Mezzo Soprano Joyce DiDonato

DIDONATO, THE DIVINE DIVA

by John Boyajy
Tuesday, November 20, 2012

Mezzo-soprano Joyce DiDonato and the Baroque consort Il Complesso Barocco came to Sonoma State’s Weill Hall Nov. 20 with "Drama Queens," a concert consisting entirely of Baroque arias and instrumental works. The subtitle might well have been “How Not To Take Abuse, Infidelity, Revenge and Death Too Seriously.” Indeed, there were moments when Ms. DiDonato and her cohorts might have been mistaken for a rock group. She made it clear from the beginning that while she and the Complesso were classical musicians, it was not only acceptable but desirable to have some fun with one another on stage.

Ms. DiDonato, an international star who recently was named Musical America’s Vocalist of the Year, is the quintessential diva. She embraces her characters with intensity and conviction, and the result is mesmerizing. Many of her selections plied the depths of despair, torment, anguish and emotional pain, and in these, as well as the fewer more upbeat arias, her ability to capture the mood was brilliant.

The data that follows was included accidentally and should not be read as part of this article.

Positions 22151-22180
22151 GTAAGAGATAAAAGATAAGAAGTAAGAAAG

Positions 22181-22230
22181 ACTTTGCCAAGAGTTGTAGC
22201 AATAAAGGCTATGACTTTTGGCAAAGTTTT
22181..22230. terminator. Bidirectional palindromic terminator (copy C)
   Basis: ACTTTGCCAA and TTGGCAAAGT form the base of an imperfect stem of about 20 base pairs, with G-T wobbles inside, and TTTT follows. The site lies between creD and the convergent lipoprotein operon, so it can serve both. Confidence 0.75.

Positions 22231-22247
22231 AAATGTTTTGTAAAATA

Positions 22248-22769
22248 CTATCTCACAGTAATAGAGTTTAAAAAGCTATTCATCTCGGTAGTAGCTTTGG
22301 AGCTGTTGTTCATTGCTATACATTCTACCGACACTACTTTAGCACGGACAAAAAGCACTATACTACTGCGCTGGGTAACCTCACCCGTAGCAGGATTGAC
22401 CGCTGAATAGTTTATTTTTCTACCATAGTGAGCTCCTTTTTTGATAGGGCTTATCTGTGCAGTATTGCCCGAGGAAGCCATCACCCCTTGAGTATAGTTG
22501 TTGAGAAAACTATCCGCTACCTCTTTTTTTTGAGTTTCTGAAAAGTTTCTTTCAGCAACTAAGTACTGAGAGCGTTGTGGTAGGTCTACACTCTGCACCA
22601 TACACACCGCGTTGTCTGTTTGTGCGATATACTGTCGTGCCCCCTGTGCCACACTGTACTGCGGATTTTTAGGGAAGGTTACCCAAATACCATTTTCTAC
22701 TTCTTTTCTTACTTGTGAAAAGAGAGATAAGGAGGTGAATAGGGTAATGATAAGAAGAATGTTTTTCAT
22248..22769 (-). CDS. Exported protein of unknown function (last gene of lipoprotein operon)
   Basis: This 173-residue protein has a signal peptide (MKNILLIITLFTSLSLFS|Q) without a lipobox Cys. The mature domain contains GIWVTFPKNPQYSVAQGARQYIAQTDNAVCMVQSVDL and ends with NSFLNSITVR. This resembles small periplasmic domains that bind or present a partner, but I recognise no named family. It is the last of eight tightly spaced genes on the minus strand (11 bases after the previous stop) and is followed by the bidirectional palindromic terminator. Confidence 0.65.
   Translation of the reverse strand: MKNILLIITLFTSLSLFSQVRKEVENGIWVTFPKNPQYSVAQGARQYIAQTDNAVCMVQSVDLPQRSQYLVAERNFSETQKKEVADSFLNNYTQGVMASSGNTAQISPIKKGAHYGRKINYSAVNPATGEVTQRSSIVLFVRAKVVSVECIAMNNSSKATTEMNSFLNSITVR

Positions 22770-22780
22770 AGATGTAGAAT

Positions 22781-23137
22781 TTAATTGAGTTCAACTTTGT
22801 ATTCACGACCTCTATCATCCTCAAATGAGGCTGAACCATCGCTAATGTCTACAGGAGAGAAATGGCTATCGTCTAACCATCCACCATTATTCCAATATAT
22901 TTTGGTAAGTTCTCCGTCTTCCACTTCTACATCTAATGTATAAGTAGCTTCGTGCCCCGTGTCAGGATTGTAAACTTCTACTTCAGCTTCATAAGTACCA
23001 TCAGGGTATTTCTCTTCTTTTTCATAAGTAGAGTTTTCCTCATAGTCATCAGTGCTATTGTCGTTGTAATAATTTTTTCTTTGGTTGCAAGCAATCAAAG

Weill Hall’s acoustics were perfect for the Complesso’s 15 members. The strings sounded warm and rich, as did Ms. DiDonato’s voice, even in the softest passages. Before the many encores at the end of the concert, the singer told the audience, “You are so lucky to have this hall.” Understatement. The sound in Weill Hall is simply spectacular, and the audience luxuriated in the sonority.

The musicians--most importantly Ms. DiDonato and lead violinist Dmitry Sinkovsky--have clearly studied Baroque performance practice, and the music had a feeling of improvisation and spontaneity. Mr. Sinkovsky is a virtuosic leader, exhibiting his own flavor of charisma. The violinists and violists stood throughout the performance, but their leader went a step beyond, dancing, prancing and deep-knee-bending his way through every piece, his pony tail bobbing. An unnamed theorbo player was a gifted continuo contributor with refined projection. The group is small enough to have close rapport, often taking their cues directly from Ms. DiDonato. The ensemble playing was exemplary.